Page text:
Moveable partitions that can be used around a voice over artist while recording to reflect or absorb sound. This can also be used to isolate one voice actor from another in the same booth.
Hard sell is a type of commercial or audio recording that is often used by high-volume retail clients, like a car dealership or furniture store. “Rush down to Danny’s Car Dealership today while supplies last!”
When the voice actor begins a spot with a high note, either on the first word or phrase, to grab attention. Then they immediately start dialing it back.
When a microphone is turned on, it’s referred to as hot.
In the can
This phrase means part of the script or the entire production is complete and approved.
A commercial, or part of a commercial, that is a musical.
An engineer or producer might ask ‘for a level’ while a voice actor is in the booth. This is like a sound check. The voice actor will start reading the script at the level they’ll be speaking throughout the recording.
Library music is pre-recorded music beds used in commercials, messages on hold and other commercial recordings. A fee is generally required to be paid by the studio on a per-piece or annual basis to access the library.
The copy that is read by the voice artist.
This is literally marking scripts with lines, circling words for emphasis, etc. Some voice actors mark copy to better follow voicing instructions.
The final approved recording.
The blend of music, sound effects and voice overs, usually referring to the finished and accepted recording.
The clicks and pops a mic will pick up from a voice actor. This usually happens if their mouth is dry.
The background music that will play behind the voiced copy.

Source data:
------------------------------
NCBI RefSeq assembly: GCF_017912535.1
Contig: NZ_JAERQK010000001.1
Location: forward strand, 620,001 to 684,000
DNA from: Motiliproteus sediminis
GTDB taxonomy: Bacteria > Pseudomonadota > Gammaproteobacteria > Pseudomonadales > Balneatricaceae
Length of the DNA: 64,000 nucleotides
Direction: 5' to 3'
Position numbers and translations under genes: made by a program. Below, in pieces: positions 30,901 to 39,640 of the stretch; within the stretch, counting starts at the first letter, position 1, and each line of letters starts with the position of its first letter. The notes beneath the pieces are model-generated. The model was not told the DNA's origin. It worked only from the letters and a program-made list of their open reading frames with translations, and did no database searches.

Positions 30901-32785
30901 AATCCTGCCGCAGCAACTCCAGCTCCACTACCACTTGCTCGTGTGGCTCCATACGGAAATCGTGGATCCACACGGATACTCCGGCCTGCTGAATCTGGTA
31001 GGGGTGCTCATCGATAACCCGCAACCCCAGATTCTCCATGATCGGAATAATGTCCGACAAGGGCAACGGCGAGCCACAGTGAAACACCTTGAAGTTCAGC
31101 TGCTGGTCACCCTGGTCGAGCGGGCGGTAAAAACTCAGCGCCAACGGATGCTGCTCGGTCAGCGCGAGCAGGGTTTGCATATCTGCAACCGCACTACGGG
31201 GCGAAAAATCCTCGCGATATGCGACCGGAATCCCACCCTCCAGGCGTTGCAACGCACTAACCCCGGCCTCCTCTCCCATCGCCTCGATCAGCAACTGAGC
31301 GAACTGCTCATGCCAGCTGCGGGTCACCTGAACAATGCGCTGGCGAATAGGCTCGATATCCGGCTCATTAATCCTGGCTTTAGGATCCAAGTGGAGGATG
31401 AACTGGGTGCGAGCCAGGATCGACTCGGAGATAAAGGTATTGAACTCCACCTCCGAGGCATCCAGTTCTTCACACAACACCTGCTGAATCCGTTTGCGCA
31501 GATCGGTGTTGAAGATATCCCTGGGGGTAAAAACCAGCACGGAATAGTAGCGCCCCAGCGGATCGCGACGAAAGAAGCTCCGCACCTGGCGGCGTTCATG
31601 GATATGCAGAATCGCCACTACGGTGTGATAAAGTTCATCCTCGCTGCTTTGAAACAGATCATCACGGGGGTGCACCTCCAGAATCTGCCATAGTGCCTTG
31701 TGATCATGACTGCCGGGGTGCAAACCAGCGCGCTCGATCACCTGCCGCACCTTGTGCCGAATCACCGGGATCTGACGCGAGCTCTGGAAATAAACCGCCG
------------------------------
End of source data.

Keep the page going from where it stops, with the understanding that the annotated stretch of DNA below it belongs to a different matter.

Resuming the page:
Off and On Mic
This refers to either speaking directly into a mic or away from it. For example, if the script calls for shouting, the actor will typically turn their head away from the mic and voice it off mic.
A voice direction that will make the copy sound larger-than-life. It calls for the voice actor to overact.
How fast or slow the voice actor reads the script.
Just that. The mic picks up the noise made by moving a paper script. That’s why there are typically stands in a recording booth, to eliminate paper noise. Nowadays, a voiceover artist can read from a tablet or digital device.
The spelling of vocal sounds which express pronunciations of words. It is a system of spelling in which each letter represents invariably the same spoken sound. Example – Nike (nye-kee)
The musical level a voice actor speaks.
Listening to what has just been recorded.
Some voice sounds will create a popping sound in the mic. Voice actors must be careful when voicing words that start with P and B sounds. Having a foam cover over the microphone or a screen can reduce or eliminate popping.
Post-production is all the work done after the voice actor has finished recording the script. This is when the music and sound effects get mixed in the recording.